point of which was inserted in a hole
in another piece of wood. Presently
srr.oke would begin to come from the
hole,- and soon a spark would catch
some tinder at which a pinch was sup
plied for the purpose. T6t such tinder
American savages use some very odd
things. The Eskimo of Point Barrow
empiby itft th? purpose willow catkins;
those of Cumberland gulf use the white
fibre of arctic cotton, while in some
parts of Alaska shredded cfdaf bark Is
made to sePve. The aborigines of E5-
from the nests of a certain species of
antSi while In Mexico a substitute is
found in a kind of fungus which is
soaked in saltpeter, dried, cut in sheets
and sold in small packet. In Japan
the flowers of a species of ariemmia are
dried for tinder.
The most remarkable ceremonial of
fire worship that survives in this coun
try is practiced by the Navajos. They
believe in purification by fire, and to
this end thy literally wash themselves
in it. the featfc they perform .with it
far exceed the most wonderful acts of
fire-eating and fire-handling accom
plished by civilized jugglers. In pre
paration for the festival a gigantic
heap of dry wood is gataCred from the
desert. At the appointed moment til
great pile of inflammable brush is light
ed and in a few moments the whole of
it is In on blazo. A storm of sparks
fly one hundred feet or fiicrC Into tb
air, and ashes fall about like a light
shower of snow. The ceremony always
takes place at night and the effect of
it is both weird and impressive.
Just when the" fire is raging at its
hottest a whistle is heard from the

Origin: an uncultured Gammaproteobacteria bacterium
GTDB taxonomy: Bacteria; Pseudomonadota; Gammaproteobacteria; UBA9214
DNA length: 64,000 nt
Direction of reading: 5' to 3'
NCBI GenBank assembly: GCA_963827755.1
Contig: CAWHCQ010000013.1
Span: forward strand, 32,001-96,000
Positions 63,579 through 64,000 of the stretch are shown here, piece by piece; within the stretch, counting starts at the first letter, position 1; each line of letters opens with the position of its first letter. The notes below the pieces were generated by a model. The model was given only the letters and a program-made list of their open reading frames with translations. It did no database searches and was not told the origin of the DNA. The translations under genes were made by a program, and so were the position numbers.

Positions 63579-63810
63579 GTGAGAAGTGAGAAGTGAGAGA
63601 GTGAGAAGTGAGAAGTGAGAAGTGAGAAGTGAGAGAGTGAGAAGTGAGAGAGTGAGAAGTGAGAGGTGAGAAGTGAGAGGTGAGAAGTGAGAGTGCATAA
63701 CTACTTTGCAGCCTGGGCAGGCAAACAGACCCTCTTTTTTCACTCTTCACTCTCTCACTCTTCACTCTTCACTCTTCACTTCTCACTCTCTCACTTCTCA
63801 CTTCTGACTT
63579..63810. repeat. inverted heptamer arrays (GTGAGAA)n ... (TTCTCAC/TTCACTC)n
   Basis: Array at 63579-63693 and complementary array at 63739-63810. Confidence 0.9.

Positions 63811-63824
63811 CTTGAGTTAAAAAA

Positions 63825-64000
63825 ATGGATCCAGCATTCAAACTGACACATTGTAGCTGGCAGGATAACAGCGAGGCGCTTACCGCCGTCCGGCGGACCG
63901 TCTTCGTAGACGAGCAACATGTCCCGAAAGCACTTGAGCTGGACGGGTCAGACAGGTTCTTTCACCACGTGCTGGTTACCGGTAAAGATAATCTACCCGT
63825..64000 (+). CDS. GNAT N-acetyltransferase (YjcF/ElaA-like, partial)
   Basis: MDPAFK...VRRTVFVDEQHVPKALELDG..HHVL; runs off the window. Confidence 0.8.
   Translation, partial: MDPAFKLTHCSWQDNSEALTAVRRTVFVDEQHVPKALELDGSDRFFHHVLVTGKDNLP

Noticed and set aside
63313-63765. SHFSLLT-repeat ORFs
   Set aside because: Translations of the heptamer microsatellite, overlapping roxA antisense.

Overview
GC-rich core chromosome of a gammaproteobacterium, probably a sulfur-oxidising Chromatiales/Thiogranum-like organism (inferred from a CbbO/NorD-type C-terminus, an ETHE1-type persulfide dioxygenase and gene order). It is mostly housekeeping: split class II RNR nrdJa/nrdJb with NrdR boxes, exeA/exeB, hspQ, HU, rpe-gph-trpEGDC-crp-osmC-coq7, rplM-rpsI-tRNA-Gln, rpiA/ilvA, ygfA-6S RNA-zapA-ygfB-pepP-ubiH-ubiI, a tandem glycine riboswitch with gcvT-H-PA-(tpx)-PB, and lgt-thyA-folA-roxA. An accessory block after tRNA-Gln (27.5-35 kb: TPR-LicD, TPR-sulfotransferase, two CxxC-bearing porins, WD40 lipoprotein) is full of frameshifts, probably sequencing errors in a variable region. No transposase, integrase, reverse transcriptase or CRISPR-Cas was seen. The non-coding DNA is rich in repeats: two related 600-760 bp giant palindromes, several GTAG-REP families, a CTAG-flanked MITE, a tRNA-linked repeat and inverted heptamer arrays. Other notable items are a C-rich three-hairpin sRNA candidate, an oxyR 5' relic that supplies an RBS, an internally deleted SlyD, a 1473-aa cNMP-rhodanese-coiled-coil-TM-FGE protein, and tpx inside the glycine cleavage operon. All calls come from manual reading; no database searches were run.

outer darkness, and a dozen warriors.
lithe and lean, dressed in narrow white
breech-cloths and moccasins simply
and daubed with white earth so as to
look like so many living statues, come
bounding tbroHgh the entrance of the
corral that encloses th? flaming heap.
Yelping like wolves they move sl6w"ly
toward the fire, bearing aloft slender
wands tipped with balls of eagle down.
Running around the fire, always to the
left, they begin thrusting their wands
toward the fire, trying to burn off the
down from tho tips. Owing to the in
tensity of the heat this is difficult to
accomplish. One warrior dashe wildly
toward the fire and retreats; another
lies as close to the ground as a fright
ened lizard, endeavoring to wriggle
himself up to the fire; others seek to
catch on their wands the sparks that
fly in the air. At last one by one they
all succeed in burning the downy balls
from the wands.
The test of endurance is very severe,
the heat of the fire being so great.
Having burned off the balls of down
the warriors next et about re
storing them again. On the end
of each wand, one after another,
appears presently a fresh ball of eagle
down. It is supposed to be the one that
was burned, re-created, but in fact this
is only a juggling trick. Each man
holds in his hand a ring that is covered
with down. When the proper time
arrives he permits this ring to slide
along the wand to its extremity. The
performers in this ceremony sometimes
wear immense false moustaches and
huge spectacles, in imitation of the
white mn.
The little town of Jacksonville. Vt.,
Is receiving a great deal of attention
at present hecate of the wonderful
keallag powers which ae of its inhabi
tatfl to Mid to possess, bat if the testi
mony f well known and reliable people
is worth 2ytking at all, Jacksonville
will not be allowed to enjoy this fame
aajr longer without rival, says the
gprtagfeld Union. Wllllsmstown has
also a ssaa who claims to have been
given a gift ef healing, but he docs not
ask any one to take his word for it.